Update: The Hurricane Sandy Squatter Who Wouldn’t Leave Has Finally Left The Building

Some of you asked for an update on the story we ran a couple of weeks ago about Philadelphia homeowner Melissa Frost’s struggle to get rid of a violent squatter from her property. A day after our article ran, the Philadelphia City Paper also ran a piece on the case, and identified the man as Jamison Bachman. In the piece, Bachman explained his tactic of having Melissa file charges against him, incurring the filing costs, which then allowed him to file countersuits for free. He also openly admitted that even if a judge were to issue a judgement requiring he pay Frost in damages, “I don’t have any assets in Pennsylvania, so if I decide that I don’t want to pay that judgment, she has to try to come after me. It becomes so expensive for her.

Frost now reports that after two months of living in her house rent- and utilities-free, Bachman has vacated the premises. Not without leaving a mess behind, of course … Would you like to see what a toilet full of cat poop looks like? I thought so…

What Jamison Bachman left behind.

In addition to the cat poop and human poop Bachman left, he also kicked in a door and broke a few of Frost’s frames. Frost will also have to pay for the damages caused to her house because the plumbing and heating system froze when she turned the gas off in January.

Even so, Frost is thankful that “no major damage (sans plumbing repercussions) was done. There’s mostly just jerk-mess to clean up.” And Frost is hoping to personally thank some of the people who have supported her. “Once the house is up to temperature, I want to have a clean up if only for the excuse to order some pizza, burn last summer’s sage stockpile and restore the good house vibes with friends and new friends.”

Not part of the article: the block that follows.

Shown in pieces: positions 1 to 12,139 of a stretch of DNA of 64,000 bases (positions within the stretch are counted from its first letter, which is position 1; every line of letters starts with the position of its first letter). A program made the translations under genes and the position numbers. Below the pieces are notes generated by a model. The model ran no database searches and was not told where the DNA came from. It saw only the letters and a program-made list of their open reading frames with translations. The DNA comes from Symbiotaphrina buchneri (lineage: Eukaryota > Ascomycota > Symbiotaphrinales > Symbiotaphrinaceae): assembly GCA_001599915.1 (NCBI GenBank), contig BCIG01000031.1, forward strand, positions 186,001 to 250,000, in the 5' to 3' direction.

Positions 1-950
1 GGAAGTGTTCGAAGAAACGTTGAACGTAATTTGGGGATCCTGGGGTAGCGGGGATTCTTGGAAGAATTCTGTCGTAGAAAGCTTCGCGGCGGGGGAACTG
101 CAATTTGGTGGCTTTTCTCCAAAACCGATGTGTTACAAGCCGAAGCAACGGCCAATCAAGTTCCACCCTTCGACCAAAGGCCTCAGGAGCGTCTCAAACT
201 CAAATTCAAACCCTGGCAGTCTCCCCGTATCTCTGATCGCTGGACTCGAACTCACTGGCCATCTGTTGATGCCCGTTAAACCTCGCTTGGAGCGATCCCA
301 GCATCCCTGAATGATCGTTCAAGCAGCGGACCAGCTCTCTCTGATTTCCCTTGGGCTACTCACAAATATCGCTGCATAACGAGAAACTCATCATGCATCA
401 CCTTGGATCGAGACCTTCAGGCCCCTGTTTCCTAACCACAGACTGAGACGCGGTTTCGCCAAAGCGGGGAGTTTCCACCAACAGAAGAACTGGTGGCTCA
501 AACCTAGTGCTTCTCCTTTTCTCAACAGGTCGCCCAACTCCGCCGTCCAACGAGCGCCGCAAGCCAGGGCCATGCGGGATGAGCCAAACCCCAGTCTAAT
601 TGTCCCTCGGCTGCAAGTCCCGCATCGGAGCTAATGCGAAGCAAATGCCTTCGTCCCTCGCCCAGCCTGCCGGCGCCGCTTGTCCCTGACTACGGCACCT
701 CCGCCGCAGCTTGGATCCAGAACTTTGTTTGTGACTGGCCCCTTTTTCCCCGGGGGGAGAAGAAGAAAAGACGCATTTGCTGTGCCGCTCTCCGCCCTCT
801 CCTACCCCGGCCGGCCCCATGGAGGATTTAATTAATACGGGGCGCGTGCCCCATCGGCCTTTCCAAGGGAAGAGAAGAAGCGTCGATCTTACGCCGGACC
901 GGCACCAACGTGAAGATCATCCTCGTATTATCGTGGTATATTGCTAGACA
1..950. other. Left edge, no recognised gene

Thanks to donations from friends and strangers, Frost’s raised $1,800, which will cover “filing fees, lawyer fees and court costs for both the eviction and writ of possession process COMPLETELY with some money left to go towards covering his use of the utilities. Two months alone in a seven bedroom house with everything running full speed equals just over $2,000 in utility bills!” says Frost. “Stacking all that, additional costs and lost rent, this has been so financially catastrophic in a way that can have rippling and lasting repercussions. What the donations actually do is relieve stress, anxiety and strain. They help me move on! I am all about moving on.”

The lesson from all of this (besides the obvious)? Trust your gut. And don’t be ashamed to reach out for help when you need it. “The moral support and well wishes have been so key. I would not have been able to take this guy on and bounce back without the support of my friends and the kindness of strangers,” says Frost. “I was really hesitant to even tell friends when the situation was getting intense, because I felt stupid. Because it’s embarrassing to have bad things happen to you. Because it’s easy to look at the past and say ‘WTF?! & endless shoulda/woulda/couldas. There is not one mean thing an anonymous person on the Internet has said about this that I did not severely beat myself with during so many sleepless nights from the end of November until I let friends know and in turn, help me take this guy on.”